UCLA Scholars Awarded 2013 Sloan Research Fellowships

Five exceptional UCLA scholars awarded 2013 Sloan Research Fellowships
Wednesday, February 20, 2013

University tied for second in number of new fellows selected this year

Five outstanding young professors from UCLA are among 126 scientists and scholars in the United States and Canada to receive 2013 Sloan Research Fellowships from the Alfred P. Sloan Foundation.

Two of the five UCLA recipients are members of the Eli and Edythe Broad Center of Regenerative Medicine and Stem Cell Research Center.

UCLA is tied for second in the number of new fellows selected this year, along with Harvard University, Stanford University, Yale University, Princeton University and the University of Toronto. The Massachusetts Institute of Technology is first, with six.

The fellowships are awarded to exceptional young researchers who "represent the very best that science has to offer" and are "the next generation of leaders in the natural sciences, economics, and mathematics," according to the New York–based foundation.

UCLA's 2013 recipients are:

Jason Ernst
Ernst is an assistant professor in the department of biological chemistry at the David Geffen School of Medicine at UCLA and in the computer science department at UCLA's Henry Samueli School of Engineering and Applied Science. He is also a member of UCLA's Eli and Edythe Broad Center of Regenerative Medicine and Stem Cell Research Center and UCLA's Jonsson Comprehensive Cancer Center. Ernst conducts research in computational biology and bioinformatics, developing and applying computational methods to better analyze and model high-throughput experimental data in order to address problems related to epigenomics and gene regulation.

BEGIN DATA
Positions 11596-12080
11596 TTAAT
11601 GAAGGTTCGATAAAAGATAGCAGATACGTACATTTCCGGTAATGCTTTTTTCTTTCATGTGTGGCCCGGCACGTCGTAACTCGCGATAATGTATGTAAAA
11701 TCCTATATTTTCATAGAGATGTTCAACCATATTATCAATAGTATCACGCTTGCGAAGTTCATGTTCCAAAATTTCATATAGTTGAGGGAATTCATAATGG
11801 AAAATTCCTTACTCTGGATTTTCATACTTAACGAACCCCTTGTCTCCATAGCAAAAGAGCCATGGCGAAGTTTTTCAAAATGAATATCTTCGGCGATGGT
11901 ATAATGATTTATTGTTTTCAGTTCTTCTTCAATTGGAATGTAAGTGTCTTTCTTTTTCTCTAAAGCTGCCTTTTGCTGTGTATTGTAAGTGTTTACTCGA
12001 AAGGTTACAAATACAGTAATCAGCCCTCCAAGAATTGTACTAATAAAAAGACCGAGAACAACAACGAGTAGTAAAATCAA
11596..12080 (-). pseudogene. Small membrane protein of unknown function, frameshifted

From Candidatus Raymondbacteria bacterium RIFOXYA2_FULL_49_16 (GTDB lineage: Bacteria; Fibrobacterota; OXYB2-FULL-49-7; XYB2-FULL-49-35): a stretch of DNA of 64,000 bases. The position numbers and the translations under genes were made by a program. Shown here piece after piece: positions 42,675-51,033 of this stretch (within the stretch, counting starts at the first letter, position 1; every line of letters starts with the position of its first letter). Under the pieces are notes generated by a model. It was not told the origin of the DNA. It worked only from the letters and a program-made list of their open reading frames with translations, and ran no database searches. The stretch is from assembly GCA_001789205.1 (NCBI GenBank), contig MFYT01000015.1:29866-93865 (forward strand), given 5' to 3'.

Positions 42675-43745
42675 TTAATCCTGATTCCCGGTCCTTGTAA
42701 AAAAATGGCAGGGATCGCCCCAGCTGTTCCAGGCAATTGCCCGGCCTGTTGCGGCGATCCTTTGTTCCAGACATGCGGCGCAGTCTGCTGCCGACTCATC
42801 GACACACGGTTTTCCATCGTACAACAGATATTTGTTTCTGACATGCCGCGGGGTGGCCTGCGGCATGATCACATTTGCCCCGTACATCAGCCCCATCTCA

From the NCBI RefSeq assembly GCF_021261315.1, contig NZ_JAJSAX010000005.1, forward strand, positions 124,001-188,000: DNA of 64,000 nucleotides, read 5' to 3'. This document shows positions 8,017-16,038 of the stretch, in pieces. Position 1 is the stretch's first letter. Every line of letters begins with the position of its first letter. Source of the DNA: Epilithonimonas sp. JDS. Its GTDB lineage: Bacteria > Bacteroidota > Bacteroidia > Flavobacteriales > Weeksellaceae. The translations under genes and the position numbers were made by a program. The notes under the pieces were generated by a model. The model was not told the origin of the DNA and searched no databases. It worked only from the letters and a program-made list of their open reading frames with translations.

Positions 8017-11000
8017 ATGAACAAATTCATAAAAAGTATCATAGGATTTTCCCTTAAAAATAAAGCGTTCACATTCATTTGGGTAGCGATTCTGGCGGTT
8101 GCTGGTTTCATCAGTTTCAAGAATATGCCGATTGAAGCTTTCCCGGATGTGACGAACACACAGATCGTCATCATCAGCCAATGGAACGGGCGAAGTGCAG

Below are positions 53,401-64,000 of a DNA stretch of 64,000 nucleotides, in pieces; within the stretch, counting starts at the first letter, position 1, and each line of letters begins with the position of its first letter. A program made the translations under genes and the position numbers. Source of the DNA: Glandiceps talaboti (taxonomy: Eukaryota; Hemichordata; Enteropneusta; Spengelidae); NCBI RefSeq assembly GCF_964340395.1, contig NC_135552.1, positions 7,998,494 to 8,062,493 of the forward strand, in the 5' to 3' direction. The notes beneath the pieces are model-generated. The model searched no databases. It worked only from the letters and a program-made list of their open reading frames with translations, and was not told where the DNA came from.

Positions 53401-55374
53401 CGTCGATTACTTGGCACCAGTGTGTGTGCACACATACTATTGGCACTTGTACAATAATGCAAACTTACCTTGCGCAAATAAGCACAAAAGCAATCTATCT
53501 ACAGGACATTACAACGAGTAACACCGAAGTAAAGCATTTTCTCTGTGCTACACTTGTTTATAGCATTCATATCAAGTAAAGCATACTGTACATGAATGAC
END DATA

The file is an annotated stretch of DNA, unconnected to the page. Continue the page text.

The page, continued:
Yi Xing
Xing is an associate professor in the department of microbiology, immunology and molecular genetics, a member of UCLA's Institute for Molecular Medicine and UCLA's Eli and Edythe Broad Center of Regenerative Medicine and Stem Cell Research Center. His laboratory studies gene regulation at the RNA level using computational and experimental approaches, and Xing and his colleagues develop novel methods for the analysis of massive genomic data. They integrate computational studies with high-throughput and experimental research to investigate the variation and dynamics of RNA regulatory networks among species, within human populations, and in response to developmental and disease signals.